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Fitra charity amount for Ramzan 2024 ranges from Rs 70 to Rs 1,050

MUMBAI: With the final ‘Ashra’ or ten days of Ramzan under way,

fasting Muslims

are making the most of the season by blending prayer with charity and feasting.
The annual Fitra amount to be donated by each fasting individual this year ranges from Rs 70 to Rs 1,050.
And the all-important 27th roza, which is believed to be the night of

Laylatul Qadr

when Archangel Gabriel revealed the first verses of the Quran Majeed to Prophet Mohammed, occurs on the intervening night of Saturday April 6 and Sunday April 7.

Tuesday April 2 marked the close of the 22nd roza. In a few days, the season will draw to a close after either the 29th or 30th roza.

Eid ul’ Fitr

will be celebrated the following day.

Ramzan is the ninth and most important month of the Islamic calendar. It is the promise of All Almighty that fasting is an act performed only for Him and He alone will present the reward of the ‘sawm’ (Ramzan fast).
The month is divided into three ‘Ashra’s or segments comprising 10 days each, the first promising the Rahmat (mercy) of Allah Almighty, the second Maghfirat (forgiveness) and the third ‘Nijaat’ (emancipation).

The third ‘Ashra’ brings Ramzan season to full blossom in terms of shopping, feasting and charity. It is then that the most important night of Laylatul’ Qadr is believed to fall — on one of the odd numbered dates, either the 21st, 23rd, 25th or 27th roza.
The general belief goes that Shab E’ Qadr falls on the night of the 27th roza which is the intervening night of Saturday April 6 and Sunday April 7 this year. Most Muslims, especially those observing the Etikaaf seclusion, intensify prayers this night.
As the countdown begins towards Eid ul’ Fitr, the imminent separation from the month of blessing is felt keenly. The gentle transition from the pre-dawn Suhoor meal to a regular workday followed by Iftar thanksgiving at sunset, then the special Taraweeh namaz at night will all be missed.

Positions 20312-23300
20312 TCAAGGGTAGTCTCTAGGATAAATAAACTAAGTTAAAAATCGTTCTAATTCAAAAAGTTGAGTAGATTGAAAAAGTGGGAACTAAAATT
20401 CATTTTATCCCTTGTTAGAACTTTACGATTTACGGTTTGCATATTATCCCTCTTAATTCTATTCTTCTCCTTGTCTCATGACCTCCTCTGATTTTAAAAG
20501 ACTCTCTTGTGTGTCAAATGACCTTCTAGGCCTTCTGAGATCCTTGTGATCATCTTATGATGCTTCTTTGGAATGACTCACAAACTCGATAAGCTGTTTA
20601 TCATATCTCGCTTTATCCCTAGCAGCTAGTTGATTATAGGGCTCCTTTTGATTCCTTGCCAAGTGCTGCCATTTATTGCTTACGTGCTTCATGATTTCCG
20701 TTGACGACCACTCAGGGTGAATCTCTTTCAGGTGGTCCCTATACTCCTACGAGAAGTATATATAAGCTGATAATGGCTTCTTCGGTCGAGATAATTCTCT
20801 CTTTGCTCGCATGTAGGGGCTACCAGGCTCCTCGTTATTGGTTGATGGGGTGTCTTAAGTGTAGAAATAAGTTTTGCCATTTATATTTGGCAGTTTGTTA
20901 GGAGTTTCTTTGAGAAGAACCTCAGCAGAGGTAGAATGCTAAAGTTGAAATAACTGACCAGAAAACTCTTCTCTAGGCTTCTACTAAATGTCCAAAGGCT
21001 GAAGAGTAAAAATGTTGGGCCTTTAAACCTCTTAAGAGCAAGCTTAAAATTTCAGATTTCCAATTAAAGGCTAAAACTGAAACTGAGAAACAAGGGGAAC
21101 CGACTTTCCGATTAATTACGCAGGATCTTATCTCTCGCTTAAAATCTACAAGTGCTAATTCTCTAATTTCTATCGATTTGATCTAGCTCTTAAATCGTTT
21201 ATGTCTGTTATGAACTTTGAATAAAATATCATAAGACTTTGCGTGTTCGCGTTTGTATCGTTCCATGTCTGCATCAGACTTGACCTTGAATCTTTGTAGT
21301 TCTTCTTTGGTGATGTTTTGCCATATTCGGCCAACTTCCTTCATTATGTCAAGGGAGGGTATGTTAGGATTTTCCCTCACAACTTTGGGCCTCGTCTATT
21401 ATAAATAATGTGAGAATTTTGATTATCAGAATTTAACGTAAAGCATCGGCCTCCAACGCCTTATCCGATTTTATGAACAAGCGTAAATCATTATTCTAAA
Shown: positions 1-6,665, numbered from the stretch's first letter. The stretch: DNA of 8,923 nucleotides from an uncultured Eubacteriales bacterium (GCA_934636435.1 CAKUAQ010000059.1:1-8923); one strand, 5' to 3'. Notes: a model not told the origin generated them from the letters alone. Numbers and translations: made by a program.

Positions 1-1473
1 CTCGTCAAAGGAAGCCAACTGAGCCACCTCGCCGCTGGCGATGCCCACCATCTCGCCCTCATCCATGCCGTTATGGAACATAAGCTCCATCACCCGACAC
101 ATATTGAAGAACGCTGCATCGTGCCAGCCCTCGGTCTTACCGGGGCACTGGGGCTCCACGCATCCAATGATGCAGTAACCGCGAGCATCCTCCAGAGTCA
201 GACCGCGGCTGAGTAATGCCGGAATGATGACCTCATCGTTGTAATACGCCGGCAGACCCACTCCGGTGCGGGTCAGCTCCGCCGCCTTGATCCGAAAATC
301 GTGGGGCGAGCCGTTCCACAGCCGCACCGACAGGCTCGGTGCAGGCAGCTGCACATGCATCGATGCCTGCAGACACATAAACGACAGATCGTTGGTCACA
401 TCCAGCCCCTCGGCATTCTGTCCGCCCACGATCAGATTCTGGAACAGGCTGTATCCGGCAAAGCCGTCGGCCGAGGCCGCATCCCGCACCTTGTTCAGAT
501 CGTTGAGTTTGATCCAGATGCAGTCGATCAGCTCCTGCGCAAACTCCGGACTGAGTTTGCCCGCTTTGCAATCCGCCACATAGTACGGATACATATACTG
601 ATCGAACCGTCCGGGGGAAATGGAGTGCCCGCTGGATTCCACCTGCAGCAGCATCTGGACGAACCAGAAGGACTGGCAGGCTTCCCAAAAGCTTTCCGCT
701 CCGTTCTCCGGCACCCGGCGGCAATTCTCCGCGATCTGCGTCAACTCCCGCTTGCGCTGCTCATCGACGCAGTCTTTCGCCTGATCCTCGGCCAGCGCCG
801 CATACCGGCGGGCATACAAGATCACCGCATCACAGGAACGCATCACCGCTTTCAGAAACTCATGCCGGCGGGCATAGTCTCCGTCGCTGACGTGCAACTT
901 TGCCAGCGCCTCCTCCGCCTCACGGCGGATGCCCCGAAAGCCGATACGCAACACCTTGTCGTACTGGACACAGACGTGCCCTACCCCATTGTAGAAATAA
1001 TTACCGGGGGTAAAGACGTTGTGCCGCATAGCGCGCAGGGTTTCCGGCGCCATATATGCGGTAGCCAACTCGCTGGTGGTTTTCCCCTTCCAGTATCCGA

Shariq Shaikh, a local businessman from Bandra said, “We settle to a new routine during Ramzan and even tune our shop timings to Iftar and Taraweeh namaz. Many youngsters who fail to pray diligently throughout the year fill the mosques during this holy month.”
Food is a universal highlight of the season. Residents of the western suburbs have been flocking to savour Ramzan delicacies at an Iftar Bazaar along Jogeshwari SV Road outside the station.
A cluster of stalls selling hot kebabs, rolls, fritters, breads, halwa paratha and malpua nestle below the Allah Wali Masjid while others are spread across all the way to Behrambaug Junction.
Local vendor Mohammed Sajid said, “In keeping with the spirit of the festival, there is a variety of fare for people of all economic classes and tastes. You will see ten-rupee samosas or kebabs filled with soya or potato — or spinach and mint with small bits of chicken for Rs 20-25. At the other end of the spectrum there are chicken and mutton kebabs, rolls and rich malpuas costing Rs 100-150 each. A quarter kg of bright orange halwa and hot maida paratha comes for Rs 50. The aim is to ensure that even poor people can fulfil their fast comfortably, and the palate is pleased as well.”
Meanwhile, needy individuals apart from mosques, madrassas and community NGOs are reinforcing calls for Zakaat donations. Most people opt to offer Zakaat during Ramzan since the reward of each act of piety and prayer is multiplied 70 times.
And the mandatory Fitra donation by each fasting individual must be disbursed before men attend the Eid ul’ Fitr namaz on the morning of the festival. In olden days its measure was calculated by items like 1.75 kilo of wheat (which was costly since it was scarce), or 3.5 kg of either dates, barley or raisins. Today it is distributed in the cash equivalent.
Mosques have released the annual amount of Fitra to be given this year. The Sadaqatul Fitr amount for

Ramzan 2024

calculated by Markazul Ma’arif in Jogeshwari is Rs 70 (1.5 kg of wheat) or Rs 140 (3.5 kg barley) or Rs 900 (3.5 kg of dates) or Rs 1,050 (3.5 kg raisins). A fasting Muslim man or woman may choose to donate any of these amounts as per their wish or capacity, but most people choose to pay the best they can.